Zora Neale Hurston


zora1.jpeg (4435 bytes)    Zora Neale Hurston was a novelist, folklorist and anthropologist. She was raised in Eatonville, Florida, where her parents moved shortly after her birth. Her mother died when she was a young girl, and Zora never quite took to her step mother, leaving home at a relatively young age. "After sallying forth from Eatonville she made her way through Barnard and Columbia, where she studied under the eminent anthropologist Franz Boas. But then, instead of clinging to the library stacks to write learned papers for academia to ponder, she went back home to Eatonville, and to the Florida Everglades, and the Georgia Sea Islands, and to New Orleans and Haiti to soak up the speech, songs, music and tales of Black folk, and put it all down on paper and phonographic discs" (Kennedy 1991).

Nearly forty years since her death, Zora’s works are experiencing a resurgence in popularity, largely due to the efforts of Alice Walker, who discovered Zora’s works during the 1970’s. She also sought out Zora’s unmarked grave and placed a headstone upon it, calling Zora "the Genius of the South". For the past decade, her home town of Eatonville has celebrated an annual festival in Zora’s honor. The library in Fort Pierce, FL has been named after her, and Morgan State University is home to the Zora Neale Hurston Society. "Called ‘free and courageous and foolish,’ Magical Zora, our truth-telling fore-mother has taught an entire generation to celebrate the beauty and diversity of Black culture" (Ruth Sheffey 1991, founder of the Zora Neale Hurston Society).

"Research is formalized curiousity.  It is poking and prying with a purpose.  It is a seeking that he who wishes may know the cosmic secrets of the world and they that dwell therein."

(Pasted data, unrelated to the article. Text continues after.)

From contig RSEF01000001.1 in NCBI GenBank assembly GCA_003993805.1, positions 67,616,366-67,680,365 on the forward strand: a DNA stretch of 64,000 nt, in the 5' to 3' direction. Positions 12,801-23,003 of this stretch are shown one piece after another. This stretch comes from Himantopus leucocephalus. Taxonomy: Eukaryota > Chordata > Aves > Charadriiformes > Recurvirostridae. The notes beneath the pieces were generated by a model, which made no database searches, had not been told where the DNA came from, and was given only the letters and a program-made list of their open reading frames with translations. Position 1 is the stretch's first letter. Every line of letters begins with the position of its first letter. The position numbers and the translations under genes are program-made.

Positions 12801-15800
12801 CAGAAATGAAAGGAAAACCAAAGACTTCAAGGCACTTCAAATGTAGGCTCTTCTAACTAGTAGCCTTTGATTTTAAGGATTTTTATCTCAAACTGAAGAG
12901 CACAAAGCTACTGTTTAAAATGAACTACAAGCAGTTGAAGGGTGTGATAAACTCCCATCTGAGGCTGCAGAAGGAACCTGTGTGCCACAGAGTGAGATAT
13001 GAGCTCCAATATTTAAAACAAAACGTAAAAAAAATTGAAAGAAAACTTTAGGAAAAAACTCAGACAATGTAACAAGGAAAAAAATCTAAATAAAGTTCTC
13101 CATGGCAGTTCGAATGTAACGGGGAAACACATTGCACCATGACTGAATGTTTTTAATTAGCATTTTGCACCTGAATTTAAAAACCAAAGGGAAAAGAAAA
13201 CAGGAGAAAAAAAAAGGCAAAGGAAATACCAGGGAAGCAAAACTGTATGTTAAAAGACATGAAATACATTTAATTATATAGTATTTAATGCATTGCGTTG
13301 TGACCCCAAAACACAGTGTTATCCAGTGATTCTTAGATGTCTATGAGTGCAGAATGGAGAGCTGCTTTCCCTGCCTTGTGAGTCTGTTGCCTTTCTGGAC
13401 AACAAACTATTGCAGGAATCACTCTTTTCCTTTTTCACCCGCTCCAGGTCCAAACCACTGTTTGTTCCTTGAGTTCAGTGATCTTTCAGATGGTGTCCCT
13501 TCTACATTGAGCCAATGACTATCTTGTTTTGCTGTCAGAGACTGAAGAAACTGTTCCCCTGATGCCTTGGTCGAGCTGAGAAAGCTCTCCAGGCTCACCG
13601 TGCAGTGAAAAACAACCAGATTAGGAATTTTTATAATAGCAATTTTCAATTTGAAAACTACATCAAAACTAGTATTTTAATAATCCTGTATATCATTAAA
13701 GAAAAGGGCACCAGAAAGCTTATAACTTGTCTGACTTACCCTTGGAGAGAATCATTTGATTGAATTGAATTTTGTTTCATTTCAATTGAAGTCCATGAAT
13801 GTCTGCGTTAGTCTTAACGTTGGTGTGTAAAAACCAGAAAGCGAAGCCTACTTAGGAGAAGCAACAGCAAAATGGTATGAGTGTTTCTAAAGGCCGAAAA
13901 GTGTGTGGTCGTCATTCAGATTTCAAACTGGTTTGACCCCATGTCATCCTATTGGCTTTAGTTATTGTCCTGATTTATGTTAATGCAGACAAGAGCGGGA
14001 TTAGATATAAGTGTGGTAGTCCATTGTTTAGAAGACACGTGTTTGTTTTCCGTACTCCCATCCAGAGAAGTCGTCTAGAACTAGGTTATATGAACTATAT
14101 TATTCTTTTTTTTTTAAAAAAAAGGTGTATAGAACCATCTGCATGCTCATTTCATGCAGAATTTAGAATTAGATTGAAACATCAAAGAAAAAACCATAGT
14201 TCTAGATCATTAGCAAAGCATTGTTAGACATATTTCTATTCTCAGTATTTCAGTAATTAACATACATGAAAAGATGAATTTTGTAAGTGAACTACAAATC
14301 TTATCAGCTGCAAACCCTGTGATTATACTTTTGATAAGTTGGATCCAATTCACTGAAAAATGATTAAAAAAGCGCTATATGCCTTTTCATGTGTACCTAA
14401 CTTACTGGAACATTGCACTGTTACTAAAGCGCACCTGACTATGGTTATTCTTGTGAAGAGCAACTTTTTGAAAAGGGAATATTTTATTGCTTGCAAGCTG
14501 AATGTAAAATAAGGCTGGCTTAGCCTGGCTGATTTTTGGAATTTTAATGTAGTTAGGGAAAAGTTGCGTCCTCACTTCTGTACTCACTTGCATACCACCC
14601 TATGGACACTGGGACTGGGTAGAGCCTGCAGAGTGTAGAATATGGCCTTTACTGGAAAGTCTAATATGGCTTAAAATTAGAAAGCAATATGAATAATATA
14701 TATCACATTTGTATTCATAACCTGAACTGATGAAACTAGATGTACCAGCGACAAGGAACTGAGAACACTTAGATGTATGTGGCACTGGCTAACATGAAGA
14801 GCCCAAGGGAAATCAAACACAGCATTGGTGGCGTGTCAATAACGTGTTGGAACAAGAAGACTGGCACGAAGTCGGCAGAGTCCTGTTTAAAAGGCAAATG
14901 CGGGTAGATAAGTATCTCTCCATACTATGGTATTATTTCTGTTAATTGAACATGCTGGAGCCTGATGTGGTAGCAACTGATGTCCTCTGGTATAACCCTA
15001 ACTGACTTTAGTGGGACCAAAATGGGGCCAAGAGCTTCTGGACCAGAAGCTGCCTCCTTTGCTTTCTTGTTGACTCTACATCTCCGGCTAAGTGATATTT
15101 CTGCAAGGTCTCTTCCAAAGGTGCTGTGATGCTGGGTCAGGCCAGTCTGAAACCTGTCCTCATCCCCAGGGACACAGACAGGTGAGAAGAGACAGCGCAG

(from Dust Tracks on a Road 1942)

Selected works by Zora

1934    Jonah's Gourd Vine. Philadelphia: J.B. Lippincott Companyzorabook2.gif (13314 bytes)

1937    Their Eyes Were Watching God. Philadelphia: J.B. Lippincott Company

1938    Tell My Horse. Philadelphia: J.B. Lippincott Company

1942    Dust Tracks on a Road. Philadelphia: J.B. Lippincott Company


Selected works about Zora

Hemenway, Robert E.
1977 Zora Neale Hurston: A Literary Biography. Urbana: University of Illinois Press.

Plant, Deborah G.
1995 Every Tub Must Sit on its Own Bottom: The Philosophy and Politics of Zora Neale              Hurston. Urbana: University of Illinois Press.

Walker, Alice
1979 I Love Myself When I Am Laughing...& Then Again When I Am Looking Mean and              Impressive: A Zora Neale Hurston Reader. Old Westbury, NewYork: The Feminist Press.


"Mama exhorted her children at every opportunity to ‘jump at de sun.’

We might not land on the sun, but atleast we would get off the ground."

(from Dust Tracks on a Road 1942).

Links of Interestcr-zoradrum.gif (34157 bytes)

*Voices from the Gaps

*Archives of Folk Culture, Library of Congress

*Teacher Resource and Research Guide

*Bibliography of Resources

*Library of Congress Citations


Grant, Alice Morgan
1991     All About Zora: Views and Reviews by Colleagues and Scholars. Winter Park, Florida: FOUR-G Publishers, Inc.

Hurston, Zora Neale
1942    Dust Tracks on the Road. Philadelphia: J.B. Lippincott Company

Kennedy, Stetson
1991    A Star Fell on Florida. In All About Zora: Views and Reviews by Colleagues and Scholars.  Alice Morgan Grant, ed.  Pp. 1-2 Winter Park, Florida: FOUR-G  Publishers, Inc.

Sheffey, Ruthe T.
1991    Foreword In All About Zora: Views and Reviews by Colleagues and Scholars.  Alice Morgan Grant, ed. Pp. vii-viii.Winter Park, Florida: FOUR-G Publishers, Inc.

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